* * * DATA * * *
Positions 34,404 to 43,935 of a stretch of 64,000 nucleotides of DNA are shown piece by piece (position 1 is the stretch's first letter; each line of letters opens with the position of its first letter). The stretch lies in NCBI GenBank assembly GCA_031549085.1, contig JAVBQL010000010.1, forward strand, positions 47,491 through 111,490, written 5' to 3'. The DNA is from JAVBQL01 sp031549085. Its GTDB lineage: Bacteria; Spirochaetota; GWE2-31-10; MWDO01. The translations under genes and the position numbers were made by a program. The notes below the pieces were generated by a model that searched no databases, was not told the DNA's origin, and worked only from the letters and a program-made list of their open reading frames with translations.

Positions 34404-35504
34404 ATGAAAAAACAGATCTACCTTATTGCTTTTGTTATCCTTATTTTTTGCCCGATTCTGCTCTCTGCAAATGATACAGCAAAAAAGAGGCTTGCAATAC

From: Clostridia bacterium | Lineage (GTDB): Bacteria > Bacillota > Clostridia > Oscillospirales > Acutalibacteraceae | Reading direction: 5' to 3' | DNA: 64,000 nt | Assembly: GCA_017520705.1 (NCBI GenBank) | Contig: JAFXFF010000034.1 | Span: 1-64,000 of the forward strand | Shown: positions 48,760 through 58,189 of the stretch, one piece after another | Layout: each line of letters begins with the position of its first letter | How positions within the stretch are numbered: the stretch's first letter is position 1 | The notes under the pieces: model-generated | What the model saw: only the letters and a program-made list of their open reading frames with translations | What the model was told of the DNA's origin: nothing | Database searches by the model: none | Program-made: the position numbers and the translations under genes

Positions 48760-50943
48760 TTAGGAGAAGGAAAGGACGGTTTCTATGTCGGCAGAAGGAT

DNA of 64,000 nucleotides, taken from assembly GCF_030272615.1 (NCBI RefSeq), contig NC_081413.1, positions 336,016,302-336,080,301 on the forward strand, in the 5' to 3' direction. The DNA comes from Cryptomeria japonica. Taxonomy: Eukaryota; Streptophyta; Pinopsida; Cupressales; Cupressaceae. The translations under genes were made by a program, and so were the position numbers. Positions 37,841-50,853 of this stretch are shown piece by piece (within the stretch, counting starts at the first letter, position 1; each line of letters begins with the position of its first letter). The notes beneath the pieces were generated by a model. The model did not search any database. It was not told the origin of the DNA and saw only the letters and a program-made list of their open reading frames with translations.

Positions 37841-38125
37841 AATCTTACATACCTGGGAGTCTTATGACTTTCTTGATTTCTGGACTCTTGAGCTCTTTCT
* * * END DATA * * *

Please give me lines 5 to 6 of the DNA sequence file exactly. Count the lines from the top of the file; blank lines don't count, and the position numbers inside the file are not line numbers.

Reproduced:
Positions 48760-50943
48760 TTAGGAGAAGGAAAGGACGGTTTCTATGTCGGCAGAAGGAT